Authorship, Date, and Provenance of 1 Peter

Introduction In the case of 1 Peter the issues of authorship, date, and provenance are inter-related. A decision on one item can influence one's decision on another item. The traditional view is that the apostle Peter wrote the epistle in Rome prior to his martyrdom, which occured around AD 65 (Tertullian, Scorp. 15; Origen in … Continue reading Authorship, Date, and Provenance of 1 Peter


Commentary on 1 Peter 5:12-14

Notes (NET Translation) 5:12 Through Silvanus, whom I know to be a faithful brother, I have written to you briefly, in order to encourage you and testify that this is the true grace of God. Stand fast in it. Silvanus/Silas was often Paul's partner in ministry (Acts 15:22-34; 16:19-29; 17:4-15; 18:5; 2 Cor 1:19; 1 … Continue reading Commentary on 1 Peter 5:12-14

Commentary on 1 Peter 5:1-11

Notes (NET Translation) 5:1 So as your fellow elder and a witness of Christ’s sufferings and as one who shares in the glory that will be revealed, I urge the elders among you: 5:2 Give a shepherd’s care to God’s flock among you, exercising oversight not merely as a duty but willingly under God’s direction, … Continue reading Commentary on 1 Peter 5:1-11

Commentary on 1 Peter 4:12-19

Notes (NET Translation) 4:12 Dear friends, do not be astonished that a trial by fire is occurring among you, as though something strange were happening to you. The phrase "trial by fire" is a metaphor referring to the purification or refining of God's people (Prov 27:21; Ps 66:10; Zech 13:9; Mal 3:1-4; Rom 5:3-5; Jas … Continue reading Commentary on 1 Peter 4:12-19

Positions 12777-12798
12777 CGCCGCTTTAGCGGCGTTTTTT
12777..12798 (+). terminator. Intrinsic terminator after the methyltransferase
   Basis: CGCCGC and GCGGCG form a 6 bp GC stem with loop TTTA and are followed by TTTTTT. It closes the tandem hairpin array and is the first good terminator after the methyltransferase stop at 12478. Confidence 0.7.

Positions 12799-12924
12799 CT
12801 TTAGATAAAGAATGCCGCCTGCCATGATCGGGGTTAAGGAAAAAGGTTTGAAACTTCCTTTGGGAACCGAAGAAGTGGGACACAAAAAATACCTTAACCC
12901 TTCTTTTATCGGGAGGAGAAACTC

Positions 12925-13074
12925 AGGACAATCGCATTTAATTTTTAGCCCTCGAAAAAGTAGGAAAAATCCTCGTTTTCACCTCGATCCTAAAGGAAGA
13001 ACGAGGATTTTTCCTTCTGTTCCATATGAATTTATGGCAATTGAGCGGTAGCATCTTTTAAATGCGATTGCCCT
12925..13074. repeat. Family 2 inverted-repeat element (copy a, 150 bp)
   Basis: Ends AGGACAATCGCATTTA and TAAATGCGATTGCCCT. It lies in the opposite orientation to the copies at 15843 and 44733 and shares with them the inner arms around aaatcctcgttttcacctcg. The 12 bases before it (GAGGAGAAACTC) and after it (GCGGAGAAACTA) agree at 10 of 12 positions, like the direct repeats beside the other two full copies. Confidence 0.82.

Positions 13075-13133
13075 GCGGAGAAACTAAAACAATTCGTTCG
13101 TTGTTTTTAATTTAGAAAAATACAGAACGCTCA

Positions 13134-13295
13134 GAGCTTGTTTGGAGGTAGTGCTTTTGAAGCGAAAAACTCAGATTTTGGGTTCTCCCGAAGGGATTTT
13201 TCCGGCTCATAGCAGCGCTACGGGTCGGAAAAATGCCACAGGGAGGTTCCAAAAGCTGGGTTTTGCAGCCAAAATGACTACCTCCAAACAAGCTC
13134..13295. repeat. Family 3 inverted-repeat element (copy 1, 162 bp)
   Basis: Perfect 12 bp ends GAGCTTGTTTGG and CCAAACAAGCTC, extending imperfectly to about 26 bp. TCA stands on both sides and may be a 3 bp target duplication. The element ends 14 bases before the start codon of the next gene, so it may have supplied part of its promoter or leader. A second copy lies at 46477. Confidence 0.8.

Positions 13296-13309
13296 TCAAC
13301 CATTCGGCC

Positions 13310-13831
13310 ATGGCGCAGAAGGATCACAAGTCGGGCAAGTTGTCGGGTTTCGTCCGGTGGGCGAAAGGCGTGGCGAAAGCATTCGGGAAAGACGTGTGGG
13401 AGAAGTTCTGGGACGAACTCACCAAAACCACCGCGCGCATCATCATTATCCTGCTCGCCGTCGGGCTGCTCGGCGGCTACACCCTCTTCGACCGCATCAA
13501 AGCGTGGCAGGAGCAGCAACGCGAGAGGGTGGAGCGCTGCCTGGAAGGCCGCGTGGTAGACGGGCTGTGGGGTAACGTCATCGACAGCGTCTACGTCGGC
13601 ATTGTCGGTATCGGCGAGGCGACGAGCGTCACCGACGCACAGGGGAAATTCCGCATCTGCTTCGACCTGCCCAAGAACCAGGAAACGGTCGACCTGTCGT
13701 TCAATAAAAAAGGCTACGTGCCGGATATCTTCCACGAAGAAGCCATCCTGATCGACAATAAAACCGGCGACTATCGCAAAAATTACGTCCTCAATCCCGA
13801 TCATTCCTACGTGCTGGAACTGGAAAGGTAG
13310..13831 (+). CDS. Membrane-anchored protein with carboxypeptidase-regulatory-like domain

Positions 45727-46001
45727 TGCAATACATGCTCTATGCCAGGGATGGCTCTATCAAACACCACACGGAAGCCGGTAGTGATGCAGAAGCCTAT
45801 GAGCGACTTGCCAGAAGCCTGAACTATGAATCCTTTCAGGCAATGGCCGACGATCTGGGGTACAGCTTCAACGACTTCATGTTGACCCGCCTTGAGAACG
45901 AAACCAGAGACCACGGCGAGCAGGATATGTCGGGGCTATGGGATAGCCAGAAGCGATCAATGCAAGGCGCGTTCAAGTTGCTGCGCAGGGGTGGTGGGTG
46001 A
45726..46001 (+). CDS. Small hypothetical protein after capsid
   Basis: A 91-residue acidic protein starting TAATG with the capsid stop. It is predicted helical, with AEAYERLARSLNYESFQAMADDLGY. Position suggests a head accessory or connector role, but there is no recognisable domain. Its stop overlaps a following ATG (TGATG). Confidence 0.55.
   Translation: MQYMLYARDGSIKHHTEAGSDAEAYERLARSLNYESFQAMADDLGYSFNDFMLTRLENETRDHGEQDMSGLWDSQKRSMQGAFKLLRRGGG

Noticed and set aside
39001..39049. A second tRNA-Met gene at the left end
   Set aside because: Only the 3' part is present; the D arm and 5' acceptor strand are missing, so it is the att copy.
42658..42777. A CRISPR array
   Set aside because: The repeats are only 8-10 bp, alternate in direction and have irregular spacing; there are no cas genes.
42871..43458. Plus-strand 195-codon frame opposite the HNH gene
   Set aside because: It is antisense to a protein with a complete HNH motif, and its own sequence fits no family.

Commentary on 1 Peter 4:7-11

Notes (NET Translation) 4:7 For the culmination of all things is near. So be self-controlled and sober-minded for the sake of prayer. Verses 5-6 ended with a reference to the final judgment. Verse 7 picks up from there by noting that the end (to telos) of all things is near. How, then, is "the end" … Continue reading Commentary on 1 Peter 4:7-11

Commentary on 1 Peter 4:1-6

Notes (NET Translation) 4:1 So, since Christ suffered in the flesh, you also arm yourselves with the same attitude, because the one who has suffered in the flesh has finished with sin, 4:2 in that he spends the rest of his time on earth concerned about the will of God and not human desires. The … Continue reading Commentary on 1 Peter 4:1-6

Commentary on 1 Peter 3:18-22

Notes (NET Translation) 3:18 Because Christ also suffered once for sins, the just for the unjust, to bring you to God, by being put to death in the flesh but by being made alive in the spirit. The Greek term hapax ("once [for all]") indicates that Christ's death and resurrection were unique and definitive (Achtemeier … Continue reading Commentary on 1 Peter 3:18-22